The parents of 12-year-old Arian Chowdhury, who suffers from a rare genetic disease, plan to meet union Health Minister Harsh Vardhan to demand treatment in India at a subsidised rate.
It has been eight years since Arian was first diagnosed with the disease — Hunter Syndrome — that affects one person in 150,000 worldwide and has no cure.
Arian’s family will also submit a petition with over one lakh signatures from supporters across the world to get enzyme treatment to India.
Besides palliative care, enzyme replacement therapy (ERT) through intravenous injections of the deficient enzyme — implicated in Hunter syndrome — is the only form of treatment for this disease. The enzymes are manufactured by an American company.
For the Chowdhury family, based in West Bengal’s Howrah district, time and money are of the essence. The longer they wait for the enzyme injections, the disease will progress to a stage where it can’t be arrested further.
“The treatment costs Rs.2 crore (Rs.20 million/$323,000) per year in the US. It might be over Rs.1 crore per year in India if the injections are introduced here.
“If the health ministry could take some steps to make the treatment available at a subsidised cost here, Arian can see his next birthday. We are seeking an appointment to meet Harsh Vardhan next week,” Arian’s father Sib Sankar Chowdhury told IANS.
Mr. Chowdhury is employed in a private firm here and said donations have helped to keep Arian alive so far. Medically known as Mucopolysaccharidosis type II (MPS II), Hunter Syndrome primarily affects males and constitutes one of the several related lysosomal storage diseases (LSDs).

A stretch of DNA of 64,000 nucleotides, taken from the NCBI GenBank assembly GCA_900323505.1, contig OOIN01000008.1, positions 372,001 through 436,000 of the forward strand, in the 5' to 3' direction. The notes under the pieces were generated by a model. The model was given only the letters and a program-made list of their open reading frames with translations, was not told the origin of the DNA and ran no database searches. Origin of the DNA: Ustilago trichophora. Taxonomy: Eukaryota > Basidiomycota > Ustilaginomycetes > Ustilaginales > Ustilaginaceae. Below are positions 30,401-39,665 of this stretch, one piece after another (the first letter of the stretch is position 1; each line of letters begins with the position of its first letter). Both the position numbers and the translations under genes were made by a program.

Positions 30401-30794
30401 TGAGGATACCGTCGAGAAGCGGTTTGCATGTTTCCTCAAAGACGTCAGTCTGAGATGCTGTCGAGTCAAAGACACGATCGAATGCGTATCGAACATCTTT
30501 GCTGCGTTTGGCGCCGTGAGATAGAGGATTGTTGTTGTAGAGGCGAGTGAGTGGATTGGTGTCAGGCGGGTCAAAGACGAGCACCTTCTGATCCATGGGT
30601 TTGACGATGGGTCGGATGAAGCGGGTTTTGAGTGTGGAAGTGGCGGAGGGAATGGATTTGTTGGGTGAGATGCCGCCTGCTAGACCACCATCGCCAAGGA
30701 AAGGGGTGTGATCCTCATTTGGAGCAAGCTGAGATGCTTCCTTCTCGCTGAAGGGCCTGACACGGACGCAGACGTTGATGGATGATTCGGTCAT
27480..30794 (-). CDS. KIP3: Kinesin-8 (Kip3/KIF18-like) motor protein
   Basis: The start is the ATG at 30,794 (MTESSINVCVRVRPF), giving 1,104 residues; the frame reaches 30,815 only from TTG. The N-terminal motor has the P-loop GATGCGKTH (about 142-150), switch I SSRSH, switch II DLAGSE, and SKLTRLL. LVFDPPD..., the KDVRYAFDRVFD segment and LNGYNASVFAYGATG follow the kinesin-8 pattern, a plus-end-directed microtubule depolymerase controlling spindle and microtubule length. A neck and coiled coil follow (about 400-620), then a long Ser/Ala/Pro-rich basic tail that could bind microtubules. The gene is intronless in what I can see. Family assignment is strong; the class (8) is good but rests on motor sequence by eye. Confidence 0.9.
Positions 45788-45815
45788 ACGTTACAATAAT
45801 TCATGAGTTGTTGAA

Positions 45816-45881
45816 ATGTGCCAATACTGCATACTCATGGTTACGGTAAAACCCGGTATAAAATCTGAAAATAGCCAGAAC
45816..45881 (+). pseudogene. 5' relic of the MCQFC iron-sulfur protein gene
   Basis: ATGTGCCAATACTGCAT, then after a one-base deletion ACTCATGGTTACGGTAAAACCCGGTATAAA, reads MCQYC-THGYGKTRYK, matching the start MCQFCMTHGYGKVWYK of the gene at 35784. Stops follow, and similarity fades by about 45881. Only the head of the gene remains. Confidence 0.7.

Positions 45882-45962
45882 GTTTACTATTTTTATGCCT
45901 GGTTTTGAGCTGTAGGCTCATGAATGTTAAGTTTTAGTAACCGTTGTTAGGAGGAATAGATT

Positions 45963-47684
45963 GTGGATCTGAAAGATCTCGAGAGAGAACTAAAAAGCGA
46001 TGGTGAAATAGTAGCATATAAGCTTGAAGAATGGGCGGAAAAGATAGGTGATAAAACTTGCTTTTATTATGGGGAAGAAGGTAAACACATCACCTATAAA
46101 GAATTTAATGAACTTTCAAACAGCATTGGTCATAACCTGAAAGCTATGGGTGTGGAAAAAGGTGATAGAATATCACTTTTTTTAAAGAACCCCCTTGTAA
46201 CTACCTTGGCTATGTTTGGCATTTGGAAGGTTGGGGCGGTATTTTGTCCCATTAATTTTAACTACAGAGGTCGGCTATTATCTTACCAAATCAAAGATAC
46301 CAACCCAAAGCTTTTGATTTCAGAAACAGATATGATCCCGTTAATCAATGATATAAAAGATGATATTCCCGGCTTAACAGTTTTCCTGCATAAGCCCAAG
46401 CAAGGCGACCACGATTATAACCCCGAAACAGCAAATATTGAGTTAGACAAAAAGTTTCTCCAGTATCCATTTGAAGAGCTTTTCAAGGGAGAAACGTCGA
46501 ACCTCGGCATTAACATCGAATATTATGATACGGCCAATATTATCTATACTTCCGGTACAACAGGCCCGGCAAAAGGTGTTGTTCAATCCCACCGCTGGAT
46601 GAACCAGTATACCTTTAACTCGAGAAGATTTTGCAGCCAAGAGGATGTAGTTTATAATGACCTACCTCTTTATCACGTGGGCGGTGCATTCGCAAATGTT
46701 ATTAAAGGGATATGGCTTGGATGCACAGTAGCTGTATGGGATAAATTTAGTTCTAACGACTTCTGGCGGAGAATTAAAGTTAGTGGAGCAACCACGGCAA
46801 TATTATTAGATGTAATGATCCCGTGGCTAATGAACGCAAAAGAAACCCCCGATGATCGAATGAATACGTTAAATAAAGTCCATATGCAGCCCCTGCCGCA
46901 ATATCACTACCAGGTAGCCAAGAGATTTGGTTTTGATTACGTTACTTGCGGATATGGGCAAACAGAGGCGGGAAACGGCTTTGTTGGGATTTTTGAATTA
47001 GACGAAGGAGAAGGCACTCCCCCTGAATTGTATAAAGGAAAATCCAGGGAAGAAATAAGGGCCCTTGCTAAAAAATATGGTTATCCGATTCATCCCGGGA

Arian’s parents are members of the Lysosomal Storage Disorders Support Society (LSDSS) headquartered in New Delhi. Death usually occurs when the patient is in the 20s, although some patients have survived till the fifth or sixth decade of their lives. Arian completed 12 years February 24.
His father has become a beacon of hope for other families who have children afflicted with such genetic disorders but refuse to make the disease public due to societal concerns. “There are many who fear their children will be ostracised by society... They fear that society will shun them once they know it can be passed on. But we have been vocal about Arian and we hope others will join in our movement,” Mr. Chowdhury said.
For the other children battling rare diseases in India, Mr. Chowdhury hopes for the inclusion of rare diseases in the country’s health policy. IANS